Philadelphia Inquirer's Ousted Editor Reinstated

     PHILADELPHIA (CN) - A judge ordered the Philadelphia Inquirer's owners to reinstate a two-time Pulitzer Prize-winning editor fired this fall for purported insubordination.
     The reinstatement of editor William Marimow will likely be short-lived, however, since his contract reportedly expires on April 30.
     Marimow had been the Inquirer's top editor from 2006 to 2010, and returned in May 2012, after the newspaper's lengthy bankruptcy proceedings, alongside new publisher Bob Hall.
     The pair reported butted heads for several months before Hall gave Marimow the pink slip in October.
     Inquirer co-owners Lewis Katz and H.F. Lenfest quickly filed suit against Hall and the publishing company Interstate General Media over the "unauthorized, unforeseen, and ill-advised" termination.
     Claiming that the firing required their permission, Katz and Lenfest wanted Hall removed as publisher and Marimow reinstated as editor.
     In his preliminary objections, Hall emphasized that, "both at the Inquirer and throughout the newspaper industry, the firing of editorial staff, particularly the editor, has historically been considered the Publisher's responsibility."
     After four days of hearings in the Philadelphia Court of Common Pleas, Judge Patricia McInerney issued a Nov. 22 injunction reinstating Marimow.
     The five-page ruling says Hall failed to seek approval for the firing from all ownership parties, and that, "under the limited liability agreement, the management committee possesses the authority to hire and fire the editor as part of its business and operational duties."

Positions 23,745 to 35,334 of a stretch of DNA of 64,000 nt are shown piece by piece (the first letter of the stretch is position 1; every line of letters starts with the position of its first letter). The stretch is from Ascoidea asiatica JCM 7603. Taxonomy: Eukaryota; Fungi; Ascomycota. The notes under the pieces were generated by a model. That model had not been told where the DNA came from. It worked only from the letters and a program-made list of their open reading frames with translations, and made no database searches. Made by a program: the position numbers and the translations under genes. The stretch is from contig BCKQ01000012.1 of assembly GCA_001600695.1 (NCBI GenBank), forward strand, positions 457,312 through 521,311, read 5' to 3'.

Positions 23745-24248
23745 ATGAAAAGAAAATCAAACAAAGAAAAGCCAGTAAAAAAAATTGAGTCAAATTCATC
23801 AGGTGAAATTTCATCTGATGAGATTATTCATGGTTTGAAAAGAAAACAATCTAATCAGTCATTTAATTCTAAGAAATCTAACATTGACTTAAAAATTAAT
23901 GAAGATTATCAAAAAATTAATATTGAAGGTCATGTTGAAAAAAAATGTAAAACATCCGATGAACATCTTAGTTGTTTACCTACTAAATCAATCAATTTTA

Citing a previous opinion, McInerney also refused to oust Hall, whose own contract reportedly expires on Dec. 31.
     George Norcross, another owner of the Inquirer who sides with Hall on Marimow's firing, is meanwhile countersuing Katz and Lenfest in Delaware Chancery Court.
     He says the partnership agreement that governs the company agreement "bars owners from interfering in the journalistic policies and decisions of the company's media properties," which include The Inquirer, the Daily News and Philly.com.
     Judge McInerney nevertheless concluded that "testimony established that the management committee hired Mr. Marimow as editor," and that "the limited liability agreement trumped customary practices in the newspaper business."
     "Mr. Katz was deprived of his voting right granted to him under the limited liability agreement and suffered irreparable harm," the opinion states.
     McInerney also said Katz "had a clear right to vote on the firing of Mr. Marimow."
     Daniel Fee, a spokesman for the majority owners, told USA Today that his clients intend to appeal.
     "If upheld, the ruling would subject the beleaguered newspaper to paralysis," Fee said.
     Norcross also announced he would seek an expedited appeal of the judge's decision "because it leaves the feuding owners in a continued stalemate" and "invites more chaos in the daily operation of the Inquirer."
     Marimow joined the Inquirer though it allegedly meant turning down a prestigious position at the Walter Cronkite School of Journalism and Mass Communication. He won his second Pulitzer with the 2012 article "Policy Shift by D.A. Stirs Controversy."